EXTON, Pa.--(BUSINESS WIRE)-- Most surveyed rheumatologists, nephrologists and primary care physicians cite increased use of Uloric in the last six months. In addition, half of rheumatologists and 26 percent of nephrologists surveyed cite increased use of Savient’s Krystexxa in the same time period, based on the recent TreatmentTrends®: Gout report published by BioTrends Research Group. Uloric outperforms other uric acid lowering (UAL) therapies on most attributes including efficacy and short-term safety/tolerability while newcomer Krystexxa holds only a single competitive advantage over Uloric.
Surveyed rheumatologists, nephrologists and primary care physicians are more highly satisfied with Uloric compared to other UAL therapies. Krystexxa, after a few months on the market, is rated highly satisfied by 55 percent of surveyed rheumatologists and 40 percent of surveyed nephrologists. However, uptake of Krystexxa is hampered by a lack of familiarity across all three surveyed physician groups, but particularly among nephrologists and PCPs. In another BioTrends publication, LaunchTrends®: Krystexxa, rheumatologists report several additional hurdles with Krystexxa including its safety profile, particularly as relates to concerns regarding anaphylaxis and infusion reactions, its route of administration, and a narrow eligible patient population. Among those that are currently prescribing the drug, however, the results have been favorable.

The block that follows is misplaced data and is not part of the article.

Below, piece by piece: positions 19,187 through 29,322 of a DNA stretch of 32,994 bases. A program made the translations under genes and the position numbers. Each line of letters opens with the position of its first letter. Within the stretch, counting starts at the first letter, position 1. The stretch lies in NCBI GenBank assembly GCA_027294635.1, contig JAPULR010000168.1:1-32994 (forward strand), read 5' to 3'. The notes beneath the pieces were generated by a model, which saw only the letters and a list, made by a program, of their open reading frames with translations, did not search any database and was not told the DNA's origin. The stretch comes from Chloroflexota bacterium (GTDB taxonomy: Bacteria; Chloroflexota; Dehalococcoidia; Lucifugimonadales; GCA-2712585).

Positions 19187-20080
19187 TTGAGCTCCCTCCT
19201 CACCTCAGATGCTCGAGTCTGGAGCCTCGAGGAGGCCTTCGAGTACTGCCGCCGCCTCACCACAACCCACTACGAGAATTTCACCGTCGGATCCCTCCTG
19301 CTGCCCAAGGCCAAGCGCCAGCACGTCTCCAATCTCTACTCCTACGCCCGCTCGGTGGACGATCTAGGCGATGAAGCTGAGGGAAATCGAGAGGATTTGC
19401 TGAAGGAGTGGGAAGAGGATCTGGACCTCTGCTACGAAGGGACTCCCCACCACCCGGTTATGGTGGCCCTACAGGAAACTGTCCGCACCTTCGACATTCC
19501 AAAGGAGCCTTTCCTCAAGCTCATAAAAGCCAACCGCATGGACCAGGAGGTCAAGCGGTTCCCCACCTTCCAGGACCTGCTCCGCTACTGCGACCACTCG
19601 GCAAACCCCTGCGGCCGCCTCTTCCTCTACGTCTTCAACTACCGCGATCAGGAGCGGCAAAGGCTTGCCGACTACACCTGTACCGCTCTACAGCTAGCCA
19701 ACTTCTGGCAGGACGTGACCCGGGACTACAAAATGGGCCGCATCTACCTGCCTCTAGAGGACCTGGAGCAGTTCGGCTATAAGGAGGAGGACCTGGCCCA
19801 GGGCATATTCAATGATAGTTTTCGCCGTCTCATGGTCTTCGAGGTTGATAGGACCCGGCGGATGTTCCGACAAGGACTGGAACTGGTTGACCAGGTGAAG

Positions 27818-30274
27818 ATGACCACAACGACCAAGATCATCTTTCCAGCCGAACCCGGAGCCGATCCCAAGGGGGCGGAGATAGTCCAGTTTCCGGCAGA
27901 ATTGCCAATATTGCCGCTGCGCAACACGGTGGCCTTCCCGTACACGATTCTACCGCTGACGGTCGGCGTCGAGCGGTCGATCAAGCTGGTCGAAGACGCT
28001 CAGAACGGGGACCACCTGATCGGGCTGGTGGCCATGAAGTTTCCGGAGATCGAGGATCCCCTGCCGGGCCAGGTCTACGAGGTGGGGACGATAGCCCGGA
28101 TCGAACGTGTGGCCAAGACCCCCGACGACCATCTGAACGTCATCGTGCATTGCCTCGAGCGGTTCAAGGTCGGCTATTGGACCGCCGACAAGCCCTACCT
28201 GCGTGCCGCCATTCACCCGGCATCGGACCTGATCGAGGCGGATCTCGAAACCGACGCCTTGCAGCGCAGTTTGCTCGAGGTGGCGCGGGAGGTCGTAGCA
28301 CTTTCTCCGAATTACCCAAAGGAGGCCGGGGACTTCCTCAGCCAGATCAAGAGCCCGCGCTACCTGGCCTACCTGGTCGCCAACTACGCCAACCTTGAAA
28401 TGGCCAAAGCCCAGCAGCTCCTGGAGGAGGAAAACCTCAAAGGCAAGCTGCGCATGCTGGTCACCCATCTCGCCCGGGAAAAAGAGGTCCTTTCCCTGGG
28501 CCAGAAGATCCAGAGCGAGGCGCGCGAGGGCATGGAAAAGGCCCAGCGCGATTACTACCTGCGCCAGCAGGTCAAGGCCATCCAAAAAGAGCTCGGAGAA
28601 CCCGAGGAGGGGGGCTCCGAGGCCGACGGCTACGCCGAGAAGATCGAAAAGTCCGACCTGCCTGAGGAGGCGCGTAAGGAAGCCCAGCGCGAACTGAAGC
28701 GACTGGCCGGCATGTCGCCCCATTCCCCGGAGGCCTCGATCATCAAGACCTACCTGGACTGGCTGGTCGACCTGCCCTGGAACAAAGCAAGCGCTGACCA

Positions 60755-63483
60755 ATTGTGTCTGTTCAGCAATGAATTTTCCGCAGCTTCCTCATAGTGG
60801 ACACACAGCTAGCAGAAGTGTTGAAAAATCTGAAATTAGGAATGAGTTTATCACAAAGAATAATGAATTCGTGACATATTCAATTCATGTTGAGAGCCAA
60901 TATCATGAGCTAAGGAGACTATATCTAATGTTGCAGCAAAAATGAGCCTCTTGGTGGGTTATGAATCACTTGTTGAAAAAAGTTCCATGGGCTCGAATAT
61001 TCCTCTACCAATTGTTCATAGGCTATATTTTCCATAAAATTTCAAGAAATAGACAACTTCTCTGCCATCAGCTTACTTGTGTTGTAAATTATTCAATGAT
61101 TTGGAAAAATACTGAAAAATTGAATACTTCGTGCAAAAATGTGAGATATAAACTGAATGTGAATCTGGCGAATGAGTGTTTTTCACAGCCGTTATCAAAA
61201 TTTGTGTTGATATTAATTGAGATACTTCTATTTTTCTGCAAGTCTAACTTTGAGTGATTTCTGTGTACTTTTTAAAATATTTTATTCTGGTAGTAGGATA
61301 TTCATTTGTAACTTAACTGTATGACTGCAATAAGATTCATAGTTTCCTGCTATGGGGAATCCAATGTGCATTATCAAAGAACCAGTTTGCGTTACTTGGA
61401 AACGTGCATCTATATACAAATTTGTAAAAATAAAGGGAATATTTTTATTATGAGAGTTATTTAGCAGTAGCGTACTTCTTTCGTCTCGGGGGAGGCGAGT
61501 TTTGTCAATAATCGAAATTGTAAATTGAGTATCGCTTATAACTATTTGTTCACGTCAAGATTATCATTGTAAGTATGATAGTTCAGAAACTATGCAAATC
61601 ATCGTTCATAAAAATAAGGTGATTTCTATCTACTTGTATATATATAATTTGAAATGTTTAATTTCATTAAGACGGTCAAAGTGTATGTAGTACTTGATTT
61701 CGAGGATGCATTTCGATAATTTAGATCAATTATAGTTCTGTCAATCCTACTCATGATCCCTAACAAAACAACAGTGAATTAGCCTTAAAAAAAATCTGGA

Despite moderate to severe renal impairment being a contraindication for allopurinol, it is still prescribed for the majority of patients with renal impairment, regardless of severity. The one exception is rheumatologists who prescribe slightly more Uloric for their patients with severe renal impairment.
There are several therapies for gout in development including Ardea Bioscience’s RDEA594, BioCryst Pharmaceutical’s BCX4208 and Regeneron’s Arcalyst. Rheumatologists indicate their greatest familiarity with Arcalyst, with similar interest across all three products in development. RDEA594 was ranked “most valuable” by at least half of surveyed physicians. There is still an opportunity for new gout therapies that can achieve the therapeutic target of 6.0 mg/dL serum uric acid level in patients. Although surveyed rheumatologists, nephrologists and PCPs agree that this is an important therapeutic target, the majority of their moderate and severe patients have a SUA level of ≥6.0 mg/dL.
TreatmentTrends® Gout is a report that covers the use of UAL therapies as well as gout flare remedies for the treatment and management of gout among 101 rheumatologists, 55 nephrologists and 66 primary care physicians. The report focuses on current and future use of agents, patient market share, perceived strengths and weaknesses of the key UAL products, barriers to broader usage, promotional efforts and therapies in development. TreatmentTrends® are a syndicated report series that provide longitudinal information on market dynamics. They provide insight into practice patterns, attitudes and perceptions, and current and projected use of various products.
About BioTrends Research Group, LLC
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